By Amy Schulman, Opinion & Editorial Editor ||
I’ve never not felt safe at F&M. I’ve walked back to my dorm from the library in the early hours of the morning, dashed from fraternity houses to the lofts along West James at 1:00 a.m. and walked downtown to Central Market in the need of a smoothie fixing on Saturday mornings. Despite being here for two years and receiving those F&M text alerts to let students know there’s been a robbery on Charlotte Street or there’s someone suspected of being armed on Mulberry street, I’ve never once felt uncomfortable or feared for my safety.
Growing up in New York City, I was taught street smarts from an early age. Don’t go anywhere with a stranger. Keep your belongings close to you on the subway. Don’t walk around by yourself in the middle of the night. Take a taxi home at four in the morning, not the subway. These rules may have also stemmed from the troubled conscience of my Jewish mother, who continues to remind me to always hold my bag in front of me and to not walk through parks alone in the middle of the night (we had just watched Ken Burns’s documentary, The Central Park Five as she relayed this information to me again).
Though New York is extremely safe now compared to the past, and, yes I do find myself to be perfectly safe taking the subway in the early hours of the morning, my New York street smarts seem to burrow so deeply into the back of my brain that I drop my guard when I arrive in Lancaster. I forget that when I come to Lancaster, even though I feel like I’m in the Franklin & Marshall bubble, that’s not the case. I forget that people live here, and it’s not ruled solely by college students (as much as we’d like to think this is true).
Last week, a robbery occurred in Buchanan Park. We had left some bags on a picnic table, and, while everyone was busy, I stayed back to check my phone briefly. A 30-something man strutted over to me, along with a young woman and her four-year-old son. The man, attempting to overcome a thick Spanish accent, tattoos up and down his arms, and missing a couple of teeth, started chatting with me, asking about F&M, what I was studying and what I was doing at the park, a mere block from the edge of campus. The woman sat behind me so I couldn’t see her that well, choosing her seat wisely so that she was within arm’s reach from all the bags on the table, the little boy next to her playing in the grass. I shifted my body slightly so that I could keep an eye on her as the man talked to me, and I immediately pulled my backpack close to me, zipping it up so my computer and wallet were not in either of their viewpoints. He saw I was agitated and uncomfortable, not wanting to continue the conversation, and he stated harshly that he wanted to leave. I turned away, and assumed they had walked away. Little did I know, they had taken a bag with them.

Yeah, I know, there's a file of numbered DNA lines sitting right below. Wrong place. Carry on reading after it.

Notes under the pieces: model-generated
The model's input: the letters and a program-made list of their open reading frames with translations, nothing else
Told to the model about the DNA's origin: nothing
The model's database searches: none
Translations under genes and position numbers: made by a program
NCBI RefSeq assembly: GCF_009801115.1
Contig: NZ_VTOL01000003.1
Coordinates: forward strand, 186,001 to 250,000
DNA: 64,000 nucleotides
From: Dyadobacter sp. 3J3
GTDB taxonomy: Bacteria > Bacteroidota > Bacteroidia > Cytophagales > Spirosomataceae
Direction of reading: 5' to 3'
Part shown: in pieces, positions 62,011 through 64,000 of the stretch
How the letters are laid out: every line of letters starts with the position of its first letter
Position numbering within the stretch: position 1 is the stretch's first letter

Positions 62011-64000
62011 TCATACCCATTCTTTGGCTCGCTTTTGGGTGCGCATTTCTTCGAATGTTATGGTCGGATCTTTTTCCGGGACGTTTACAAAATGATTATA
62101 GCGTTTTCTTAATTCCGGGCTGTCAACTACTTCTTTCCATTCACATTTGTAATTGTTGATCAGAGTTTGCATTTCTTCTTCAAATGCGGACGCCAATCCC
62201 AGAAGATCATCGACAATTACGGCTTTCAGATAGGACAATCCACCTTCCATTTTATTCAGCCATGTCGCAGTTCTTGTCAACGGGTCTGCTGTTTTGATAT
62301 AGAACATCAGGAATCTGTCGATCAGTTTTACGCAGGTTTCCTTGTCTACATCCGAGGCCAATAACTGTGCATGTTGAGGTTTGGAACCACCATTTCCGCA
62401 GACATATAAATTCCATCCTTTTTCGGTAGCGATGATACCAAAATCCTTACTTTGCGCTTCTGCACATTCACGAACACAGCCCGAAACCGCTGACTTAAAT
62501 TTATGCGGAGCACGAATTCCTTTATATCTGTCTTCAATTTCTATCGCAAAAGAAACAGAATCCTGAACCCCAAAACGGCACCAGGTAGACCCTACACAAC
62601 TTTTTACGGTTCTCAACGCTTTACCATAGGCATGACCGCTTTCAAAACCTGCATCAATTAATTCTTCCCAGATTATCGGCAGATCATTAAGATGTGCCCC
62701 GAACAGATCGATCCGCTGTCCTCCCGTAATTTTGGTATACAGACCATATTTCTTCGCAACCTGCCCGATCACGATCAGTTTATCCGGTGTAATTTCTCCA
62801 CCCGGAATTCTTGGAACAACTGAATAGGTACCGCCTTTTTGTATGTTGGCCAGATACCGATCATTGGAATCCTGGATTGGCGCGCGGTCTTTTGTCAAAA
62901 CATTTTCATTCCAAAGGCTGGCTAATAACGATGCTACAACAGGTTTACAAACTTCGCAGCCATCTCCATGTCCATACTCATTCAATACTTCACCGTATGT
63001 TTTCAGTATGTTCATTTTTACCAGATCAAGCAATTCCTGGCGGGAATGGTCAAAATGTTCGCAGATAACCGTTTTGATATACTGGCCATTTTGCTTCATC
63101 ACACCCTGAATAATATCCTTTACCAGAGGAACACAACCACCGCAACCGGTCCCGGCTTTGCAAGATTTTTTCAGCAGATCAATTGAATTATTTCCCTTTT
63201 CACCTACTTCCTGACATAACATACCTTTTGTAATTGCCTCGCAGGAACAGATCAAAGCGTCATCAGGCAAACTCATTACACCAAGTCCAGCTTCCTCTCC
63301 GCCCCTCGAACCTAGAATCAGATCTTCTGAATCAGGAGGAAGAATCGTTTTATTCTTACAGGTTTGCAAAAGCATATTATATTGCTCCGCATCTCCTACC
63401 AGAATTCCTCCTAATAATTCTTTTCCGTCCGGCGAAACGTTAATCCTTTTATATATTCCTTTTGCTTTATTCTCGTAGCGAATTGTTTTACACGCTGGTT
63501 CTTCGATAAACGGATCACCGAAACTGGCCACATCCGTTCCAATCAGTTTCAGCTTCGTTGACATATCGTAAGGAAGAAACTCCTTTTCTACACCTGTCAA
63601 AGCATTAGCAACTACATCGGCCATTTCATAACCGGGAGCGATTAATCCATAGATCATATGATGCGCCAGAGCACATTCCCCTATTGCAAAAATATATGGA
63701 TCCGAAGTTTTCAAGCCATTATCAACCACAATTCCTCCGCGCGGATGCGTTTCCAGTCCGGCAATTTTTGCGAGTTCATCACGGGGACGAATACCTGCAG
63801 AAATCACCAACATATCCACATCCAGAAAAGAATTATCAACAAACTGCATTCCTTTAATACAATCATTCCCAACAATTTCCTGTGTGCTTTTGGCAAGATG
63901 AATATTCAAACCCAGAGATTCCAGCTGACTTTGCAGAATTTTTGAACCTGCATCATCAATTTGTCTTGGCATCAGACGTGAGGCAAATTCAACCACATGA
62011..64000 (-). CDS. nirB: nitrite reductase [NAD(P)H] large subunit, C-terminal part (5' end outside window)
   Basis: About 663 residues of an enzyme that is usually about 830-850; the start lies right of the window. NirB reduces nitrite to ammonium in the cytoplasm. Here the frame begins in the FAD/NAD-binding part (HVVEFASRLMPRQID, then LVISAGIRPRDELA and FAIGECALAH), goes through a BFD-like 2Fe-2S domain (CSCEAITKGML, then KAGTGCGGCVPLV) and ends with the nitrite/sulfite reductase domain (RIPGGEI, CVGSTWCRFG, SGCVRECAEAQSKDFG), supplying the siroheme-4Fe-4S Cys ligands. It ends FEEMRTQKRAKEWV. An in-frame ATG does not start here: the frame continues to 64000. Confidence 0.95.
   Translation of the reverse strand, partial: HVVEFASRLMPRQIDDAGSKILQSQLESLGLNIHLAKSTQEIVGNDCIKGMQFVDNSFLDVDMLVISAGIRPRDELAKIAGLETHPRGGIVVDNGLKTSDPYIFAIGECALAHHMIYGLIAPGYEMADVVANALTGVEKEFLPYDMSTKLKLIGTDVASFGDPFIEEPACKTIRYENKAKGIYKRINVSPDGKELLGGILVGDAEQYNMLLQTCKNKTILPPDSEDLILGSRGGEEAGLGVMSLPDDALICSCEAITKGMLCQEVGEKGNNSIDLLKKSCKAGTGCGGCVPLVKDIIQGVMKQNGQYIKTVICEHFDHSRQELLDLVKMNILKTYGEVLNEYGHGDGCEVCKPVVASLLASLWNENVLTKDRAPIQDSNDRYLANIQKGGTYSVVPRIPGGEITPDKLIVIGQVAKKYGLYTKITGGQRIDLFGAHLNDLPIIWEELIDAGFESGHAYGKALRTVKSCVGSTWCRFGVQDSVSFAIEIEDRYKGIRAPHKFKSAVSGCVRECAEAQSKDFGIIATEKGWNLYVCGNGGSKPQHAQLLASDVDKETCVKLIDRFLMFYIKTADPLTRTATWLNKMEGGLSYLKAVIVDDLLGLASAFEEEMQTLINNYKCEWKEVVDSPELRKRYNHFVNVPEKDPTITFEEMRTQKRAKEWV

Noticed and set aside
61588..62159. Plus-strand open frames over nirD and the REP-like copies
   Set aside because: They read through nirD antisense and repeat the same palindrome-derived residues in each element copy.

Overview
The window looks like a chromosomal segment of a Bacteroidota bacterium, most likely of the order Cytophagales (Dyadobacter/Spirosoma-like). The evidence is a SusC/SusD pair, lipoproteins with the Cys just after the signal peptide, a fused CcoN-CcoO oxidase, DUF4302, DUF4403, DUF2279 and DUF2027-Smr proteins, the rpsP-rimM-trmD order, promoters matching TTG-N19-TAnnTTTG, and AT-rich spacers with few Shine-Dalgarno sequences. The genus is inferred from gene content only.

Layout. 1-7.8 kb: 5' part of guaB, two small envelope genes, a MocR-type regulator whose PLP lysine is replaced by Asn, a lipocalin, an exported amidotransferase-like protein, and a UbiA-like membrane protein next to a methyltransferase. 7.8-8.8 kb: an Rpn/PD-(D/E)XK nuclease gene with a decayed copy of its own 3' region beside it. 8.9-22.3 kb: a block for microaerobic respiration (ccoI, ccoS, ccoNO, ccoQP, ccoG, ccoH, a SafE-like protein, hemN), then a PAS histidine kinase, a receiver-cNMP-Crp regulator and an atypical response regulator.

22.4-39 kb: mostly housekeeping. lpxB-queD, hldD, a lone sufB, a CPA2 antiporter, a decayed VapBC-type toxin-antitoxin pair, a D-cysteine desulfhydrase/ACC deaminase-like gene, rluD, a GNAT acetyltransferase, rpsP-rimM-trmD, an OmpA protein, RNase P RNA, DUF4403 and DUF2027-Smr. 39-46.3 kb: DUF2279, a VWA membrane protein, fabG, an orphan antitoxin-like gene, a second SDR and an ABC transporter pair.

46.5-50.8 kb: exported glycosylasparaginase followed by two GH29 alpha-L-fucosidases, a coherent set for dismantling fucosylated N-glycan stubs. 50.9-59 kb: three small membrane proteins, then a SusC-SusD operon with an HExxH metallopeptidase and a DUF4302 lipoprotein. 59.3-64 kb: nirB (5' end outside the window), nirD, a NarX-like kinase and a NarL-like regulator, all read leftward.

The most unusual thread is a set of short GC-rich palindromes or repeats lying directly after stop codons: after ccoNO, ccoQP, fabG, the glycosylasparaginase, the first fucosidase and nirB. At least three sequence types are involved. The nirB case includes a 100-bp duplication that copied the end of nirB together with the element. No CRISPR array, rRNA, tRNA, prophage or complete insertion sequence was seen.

They had pulled a fast one on me. As a city girl, I was extraordinarily embarrassed. Though it was not my bag that had been taken, I still felt violated. I had assumed unwisely that because I was out of a big city, because I was in Lancaster, Penn., nothing like this could happen, especially in Buchanan Park, which is basically part of campus.
My safety net has been shattered. I’m trying to become more aware of my surroundings as I walk from class to class, from my apartment to campus, and as I trudge home from Martin hours after the sun has set. At times I feel like I’m acting irrational because I know these kinds of things don’t happen that often. Even so, I’m definitely holding my belongings closer to me (thanks, Mom).
Amy Schulman is the Opinion and Editorial Editor. Email her at email@example.com.